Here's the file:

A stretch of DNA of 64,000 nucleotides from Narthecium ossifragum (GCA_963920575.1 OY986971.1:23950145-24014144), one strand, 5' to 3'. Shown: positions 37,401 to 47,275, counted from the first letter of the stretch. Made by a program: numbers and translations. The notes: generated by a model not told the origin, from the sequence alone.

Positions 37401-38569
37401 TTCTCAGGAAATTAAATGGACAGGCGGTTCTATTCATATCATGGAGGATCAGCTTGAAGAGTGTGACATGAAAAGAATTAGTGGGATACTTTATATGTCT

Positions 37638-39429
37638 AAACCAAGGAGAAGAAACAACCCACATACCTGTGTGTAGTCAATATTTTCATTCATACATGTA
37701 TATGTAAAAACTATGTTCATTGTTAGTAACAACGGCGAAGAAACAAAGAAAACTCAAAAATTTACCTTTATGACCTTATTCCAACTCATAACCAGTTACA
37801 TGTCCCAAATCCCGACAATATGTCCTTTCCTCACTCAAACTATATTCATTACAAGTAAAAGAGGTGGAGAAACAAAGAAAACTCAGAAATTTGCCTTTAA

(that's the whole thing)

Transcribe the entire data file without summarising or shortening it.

A stretch of DNA of 64,000 nucleotides from Narthecium ossifragum (GCA_963920575.1 OY986971.1:23950145-24014144), one strand, 5' to 3'. Shown: positions 37,401 to 47,275, counted from the first letter of the stretch. Made by a program: numbers and translations. The notes: generated by a model not told the origin, from the sequence alone.

Positions 37401-38569
37401 TTCTCAGGAAATTAAATGGACAGGCGGTTCTATTCATATCATGGAGGATCAGCTTGAAGAGTGTGACATGAAAAGAATTAGTGGGATACTTTATATGTCT

Positions 37638-39429
37638 AAACCAAGGAGAAGAAACAACCCACATACCTGTGTGTAGTCAATATTTTCATTCATACATGTA
37701 TATGTAAAAACTATGTTCATTGTTAGTAACAACGGCGAAGAAACAAAGAAAACTCAAAAATTTACCTTTATGACCTTATTCCAACTCATAACCAGTTACA
37801 TGTCCCAAATCCCGACAATATGTCCTTTCCTCACTCAAACTATATTCATTACAAGTAAAAGAGGTGGAGAAACAAAGAAAACTCAGAAATTTGCCTTTAA